Stirrups were made of wood and were bound with rawhide. Horses were used as a
form of money and determined one's status and wealth. Not only did a horse
represent a better form of transportation, but also more prosperous buffalo
hunts, and improved military position. To transport babies, the Blackfoot used
a cradleboard. While on horse, the mother would sling the cradle from the
saddle. The Blackfoot's cradleboard design was U-shaped at the top and tapered
toward the bottom. To cross rivers, they would only use crude temporary hide
rafts to ferry across a deep stream. It was towed by able-bodied men and woman,
usually by swimming out and holding the tow lines with their teeth.
Marriages were usually arranged with a go-between, but the couple was
allowed to fall in love before they got married. A lover would convey a message
to his beloved by playing a tune on his flute, with each tune meaning something
different. The young men were shy and would wait near a stream hoping for a
glance when the girls came to fill their bags. As a sign of acceptance of union,
a girl would stand outside her familiy's tepee with a big blanket, and when her
lover came, she would cover them both and they would talk about plans for the
future. If a young man was in love with a certain girl, he would often prod his
parents to take further steps. A young girl, on the other hand, had to be
dutiful and accept her parents choice without complaint. Girls married young
and looked forward to becoming mothers. It was custom for the bridegroom to
give a gift of horses to the girl's family; not as a bride price, but as proof
of his wealth and ability to take care of their daughter. Marriages were simple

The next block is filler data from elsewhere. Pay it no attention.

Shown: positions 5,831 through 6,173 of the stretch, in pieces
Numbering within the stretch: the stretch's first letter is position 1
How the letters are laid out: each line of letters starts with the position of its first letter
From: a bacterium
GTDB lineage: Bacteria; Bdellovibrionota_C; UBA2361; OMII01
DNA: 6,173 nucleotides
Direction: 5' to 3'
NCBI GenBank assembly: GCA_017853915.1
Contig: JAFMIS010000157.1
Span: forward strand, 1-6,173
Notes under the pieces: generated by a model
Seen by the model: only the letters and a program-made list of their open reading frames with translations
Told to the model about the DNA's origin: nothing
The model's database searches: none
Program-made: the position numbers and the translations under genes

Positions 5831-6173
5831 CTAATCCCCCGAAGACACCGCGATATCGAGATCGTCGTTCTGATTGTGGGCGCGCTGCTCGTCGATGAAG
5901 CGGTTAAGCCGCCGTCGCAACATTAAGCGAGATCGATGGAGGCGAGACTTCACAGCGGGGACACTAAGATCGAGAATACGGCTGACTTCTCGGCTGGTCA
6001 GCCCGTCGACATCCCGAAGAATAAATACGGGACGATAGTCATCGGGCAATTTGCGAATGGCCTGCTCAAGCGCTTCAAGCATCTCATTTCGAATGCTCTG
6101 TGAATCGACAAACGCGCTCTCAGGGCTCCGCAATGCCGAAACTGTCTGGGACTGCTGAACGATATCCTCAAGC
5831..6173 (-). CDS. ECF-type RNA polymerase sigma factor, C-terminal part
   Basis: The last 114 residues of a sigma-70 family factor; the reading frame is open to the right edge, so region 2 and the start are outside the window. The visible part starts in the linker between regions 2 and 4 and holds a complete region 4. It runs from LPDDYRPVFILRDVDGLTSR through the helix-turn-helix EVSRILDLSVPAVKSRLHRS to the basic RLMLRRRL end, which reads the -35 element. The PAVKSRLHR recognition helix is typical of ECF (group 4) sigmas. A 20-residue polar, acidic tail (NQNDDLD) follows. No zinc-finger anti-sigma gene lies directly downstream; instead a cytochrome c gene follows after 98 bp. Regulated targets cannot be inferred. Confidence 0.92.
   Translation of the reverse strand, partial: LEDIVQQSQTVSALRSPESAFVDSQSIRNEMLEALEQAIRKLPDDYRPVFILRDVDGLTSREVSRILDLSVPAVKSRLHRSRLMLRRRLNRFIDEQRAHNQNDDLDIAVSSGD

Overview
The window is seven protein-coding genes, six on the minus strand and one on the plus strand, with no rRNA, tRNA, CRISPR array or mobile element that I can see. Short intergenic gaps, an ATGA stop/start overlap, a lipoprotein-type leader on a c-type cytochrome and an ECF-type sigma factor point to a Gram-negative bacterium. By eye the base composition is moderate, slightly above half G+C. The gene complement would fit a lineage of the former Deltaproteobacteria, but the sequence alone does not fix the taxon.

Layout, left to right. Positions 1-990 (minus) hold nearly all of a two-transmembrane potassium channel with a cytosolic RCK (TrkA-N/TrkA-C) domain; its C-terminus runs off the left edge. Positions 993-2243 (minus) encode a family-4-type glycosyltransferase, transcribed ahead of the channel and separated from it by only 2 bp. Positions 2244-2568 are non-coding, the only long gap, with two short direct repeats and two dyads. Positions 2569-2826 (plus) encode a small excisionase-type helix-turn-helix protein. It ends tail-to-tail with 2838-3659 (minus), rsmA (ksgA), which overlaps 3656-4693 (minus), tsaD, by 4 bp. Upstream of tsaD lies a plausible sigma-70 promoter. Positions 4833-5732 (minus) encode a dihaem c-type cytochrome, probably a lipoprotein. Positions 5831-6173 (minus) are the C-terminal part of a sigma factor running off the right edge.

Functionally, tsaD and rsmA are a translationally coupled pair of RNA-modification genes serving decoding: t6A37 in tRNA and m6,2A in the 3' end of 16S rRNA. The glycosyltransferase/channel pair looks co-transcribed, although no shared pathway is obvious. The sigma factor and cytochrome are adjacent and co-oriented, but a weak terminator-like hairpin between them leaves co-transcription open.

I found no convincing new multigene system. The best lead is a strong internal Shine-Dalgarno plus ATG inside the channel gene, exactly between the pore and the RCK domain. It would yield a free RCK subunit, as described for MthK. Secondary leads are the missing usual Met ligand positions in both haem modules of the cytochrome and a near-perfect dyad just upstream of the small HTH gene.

and men usually had two to three wives. This was in part because of the
shortage of men due to warfare. The family unit was very close and consisted of
an extended family. They camped together in several tepees that included
grandparents, great-grandparents, unmarried brothers and sisters, parents, and
children. It was the man's duty to supply meat and protection, while the woman
was responsible for the household and moving. Women walked a few paces behind
the men when in public, but ruled the tepee and wielded behind-the-scenes
influence in major tribal decisions. Marriage was considered a permanent union
between families instead of individuals.
This is only a summary of the civilization once known as the Blackfoot.
The tribe, its customs, and its child-like purity can never be brought back.
They no longer exist. However they can be remembered and a lesson can be
learned. It's amazing that the majority of American citizens have some form of
Indian blood flowing through their veins, yet know nothing of this lost heritage
beyond what those John Wayne and Gene Autry western shows taught them as
children. We as Americans should learn from the mistakes that this country was
founded on. People cannot leap into a situation without thinking about the
results first else disaster will follow. In this case, human mistakes caused
the annihilation of a race of people, along with its customs, traditions, and
human rights. Even though we think we are the most knowledgable people, we
could have learned much from the American Indian. Maybe we could have learned
how to freely love other people and accept them regardless of their strange ways.
.